or ball park
- ballot paper,
- ballpark figure,
- ballroom dance
Origin of ballpark
- approximate rangein the right ballpark
- (as modifier)a ballpark figure
"baseball stadium," 1899, from (base)ball + park (n.). Figurative sense of "acceptable range of approximation" first recorded 1954, originally in the jargon of atomic weapons scientists, perhaps originally referring to area within which a missile was expected to return to earth; the reference is to broad but reasonably predictable dimensions.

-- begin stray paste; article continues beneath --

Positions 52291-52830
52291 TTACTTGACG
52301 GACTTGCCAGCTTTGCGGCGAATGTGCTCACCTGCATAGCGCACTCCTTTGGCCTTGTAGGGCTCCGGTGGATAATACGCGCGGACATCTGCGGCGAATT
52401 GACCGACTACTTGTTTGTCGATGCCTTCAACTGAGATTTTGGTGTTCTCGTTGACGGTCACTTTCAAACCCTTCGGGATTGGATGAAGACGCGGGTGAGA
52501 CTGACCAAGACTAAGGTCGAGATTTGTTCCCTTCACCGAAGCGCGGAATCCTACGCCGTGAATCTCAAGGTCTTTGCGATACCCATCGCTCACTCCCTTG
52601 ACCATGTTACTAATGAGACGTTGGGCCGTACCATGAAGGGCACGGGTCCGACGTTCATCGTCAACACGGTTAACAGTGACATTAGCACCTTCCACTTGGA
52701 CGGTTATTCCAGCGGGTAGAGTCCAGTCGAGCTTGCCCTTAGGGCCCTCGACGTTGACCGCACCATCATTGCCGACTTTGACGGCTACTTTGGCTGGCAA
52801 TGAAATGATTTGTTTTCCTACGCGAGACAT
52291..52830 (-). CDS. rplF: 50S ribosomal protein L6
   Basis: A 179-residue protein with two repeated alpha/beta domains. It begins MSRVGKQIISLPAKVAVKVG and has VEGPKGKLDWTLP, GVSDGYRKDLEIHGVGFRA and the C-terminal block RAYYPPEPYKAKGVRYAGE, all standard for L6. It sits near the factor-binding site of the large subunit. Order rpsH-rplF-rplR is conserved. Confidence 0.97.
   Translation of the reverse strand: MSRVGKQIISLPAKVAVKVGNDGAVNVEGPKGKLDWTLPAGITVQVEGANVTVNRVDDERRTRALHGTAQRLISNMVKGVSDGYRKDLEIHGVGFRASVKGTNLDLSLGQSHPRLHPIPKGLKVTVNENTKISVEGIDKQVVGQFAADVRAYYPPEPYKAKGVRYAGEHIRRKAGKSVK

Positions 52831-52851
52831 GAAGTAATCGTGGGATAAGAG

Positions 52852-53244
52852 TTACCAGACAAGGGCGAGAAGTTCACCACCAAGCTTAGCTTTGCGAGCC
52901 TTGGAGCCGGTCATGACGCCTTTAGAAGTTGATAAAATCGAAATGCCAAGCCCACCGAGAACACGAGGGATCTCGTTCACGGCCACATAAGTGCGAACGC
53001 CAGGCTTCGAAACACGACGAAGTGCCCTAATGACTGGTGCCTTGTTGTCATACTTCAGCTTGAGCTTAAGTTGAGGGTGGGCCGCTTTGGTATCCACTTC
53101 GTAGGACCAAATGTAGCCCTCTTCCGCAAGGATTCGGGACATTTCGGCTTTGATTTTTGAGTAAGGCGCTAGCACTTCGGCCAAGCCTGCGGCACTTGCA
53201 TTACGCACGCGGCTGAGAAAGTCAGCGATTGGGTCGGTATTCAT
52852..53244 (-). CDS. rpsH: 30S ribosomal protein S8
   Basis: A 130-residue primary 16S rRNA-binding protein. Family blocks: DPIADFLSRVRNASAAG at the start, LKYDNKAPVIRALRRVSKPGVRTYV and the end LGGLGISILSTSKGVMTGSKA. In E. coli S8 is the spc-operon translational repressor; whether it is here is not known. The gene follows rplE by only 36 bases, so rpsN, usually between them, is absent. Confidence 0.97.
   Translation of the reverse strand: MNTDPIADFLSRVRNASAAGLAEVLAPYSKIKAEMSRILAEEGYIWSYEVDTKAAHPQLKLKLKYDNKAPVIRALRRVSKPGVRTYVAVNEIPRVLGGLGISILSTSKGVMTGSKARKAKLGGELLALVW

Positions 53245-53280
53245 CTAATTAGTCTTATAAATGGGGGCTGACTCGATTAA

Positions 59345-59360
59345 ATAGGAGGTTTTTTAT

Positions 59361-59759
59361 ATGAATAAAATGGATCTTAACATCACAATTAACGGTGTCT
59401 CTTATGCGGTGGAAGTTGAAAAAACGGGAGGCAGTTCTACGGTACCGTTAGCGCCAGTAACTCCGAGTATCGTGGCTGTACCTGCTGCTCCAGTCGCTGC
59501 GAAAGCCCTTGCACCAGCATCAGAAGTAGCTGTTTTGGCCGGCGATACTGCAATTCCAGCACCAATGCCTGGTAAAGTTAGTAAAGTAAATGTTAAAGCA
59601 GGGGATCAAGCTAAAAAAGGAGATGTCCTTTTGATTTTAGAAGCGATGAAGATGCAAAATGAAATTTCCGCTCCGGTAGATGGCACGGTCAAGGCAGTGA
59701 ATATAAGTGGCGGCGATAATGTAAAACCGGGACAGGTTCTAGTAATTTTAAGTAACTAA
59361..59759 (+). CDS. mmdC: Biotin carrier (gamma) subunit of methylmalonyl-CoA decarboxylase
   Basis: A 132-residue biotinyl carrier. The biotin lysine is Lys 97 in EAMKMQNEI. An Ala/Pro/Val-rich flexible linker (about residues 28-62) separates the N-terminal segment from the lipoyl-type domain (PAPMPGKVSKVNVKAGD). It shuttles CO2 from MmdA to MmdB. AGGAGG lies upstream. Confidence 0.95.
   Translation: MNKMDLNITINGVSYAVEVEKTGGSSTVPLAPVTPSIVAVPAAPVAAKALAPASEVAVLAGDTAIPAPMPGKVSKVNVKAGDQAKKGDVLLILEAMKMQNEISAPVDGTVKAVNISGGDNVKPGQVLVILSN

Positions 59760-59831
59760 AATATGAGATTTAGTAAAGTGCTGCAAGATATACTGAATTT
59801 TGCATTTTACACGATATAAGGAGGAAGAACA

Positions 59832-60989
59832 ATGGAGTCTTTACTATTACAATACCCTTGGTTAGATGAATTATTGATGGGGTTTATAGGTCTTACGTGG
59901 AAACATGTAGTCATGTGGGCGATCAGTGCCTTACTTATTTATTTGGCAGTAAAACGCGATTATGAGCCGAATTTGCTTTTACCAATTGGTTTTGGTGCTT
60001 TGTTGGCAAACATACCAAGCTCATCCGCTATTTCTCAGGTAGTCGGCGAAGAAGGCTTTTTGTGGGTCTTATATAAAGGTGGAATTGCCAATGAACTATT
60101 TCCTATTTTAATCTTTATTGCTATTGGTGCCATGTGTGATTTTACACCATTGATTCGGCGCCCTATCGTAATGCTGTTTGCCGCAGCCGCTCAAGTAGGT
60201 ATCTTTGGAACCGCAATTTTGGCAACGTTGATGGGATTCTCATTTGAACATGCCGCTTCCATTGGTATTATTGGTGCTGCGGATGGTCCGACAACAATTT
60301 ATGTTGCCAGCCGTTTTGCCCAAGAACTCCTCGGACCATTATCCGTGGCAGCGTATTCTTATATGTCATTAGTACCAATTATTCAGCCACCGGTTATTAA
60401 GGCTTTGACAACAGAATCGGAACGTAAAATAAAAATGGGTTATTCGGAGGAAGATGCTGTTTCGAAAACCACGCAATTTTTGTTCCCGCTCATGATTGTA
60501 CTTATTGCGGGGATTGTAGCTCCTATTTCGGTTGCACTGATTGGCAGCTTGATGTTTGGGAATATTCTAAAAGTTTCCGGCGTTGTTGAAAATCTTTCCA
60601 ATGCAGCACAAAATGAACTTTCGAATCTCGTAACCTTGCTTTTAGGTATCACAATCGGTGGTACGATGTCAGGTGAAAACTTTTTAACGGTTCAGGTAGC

The result, according to the author's estimate, is a stockpile equivalent to one billion tons of TNT. Assuming this estimate is "in the ball park," clearly there is valid reason for urging candor on the part of our government. [Ralph E. Lapp, "Atomic Candor," in "Bulletin of the Atomic Scientists," October 1954]
in the ballpark
Also, out of the ballpark. See under ballpark figure.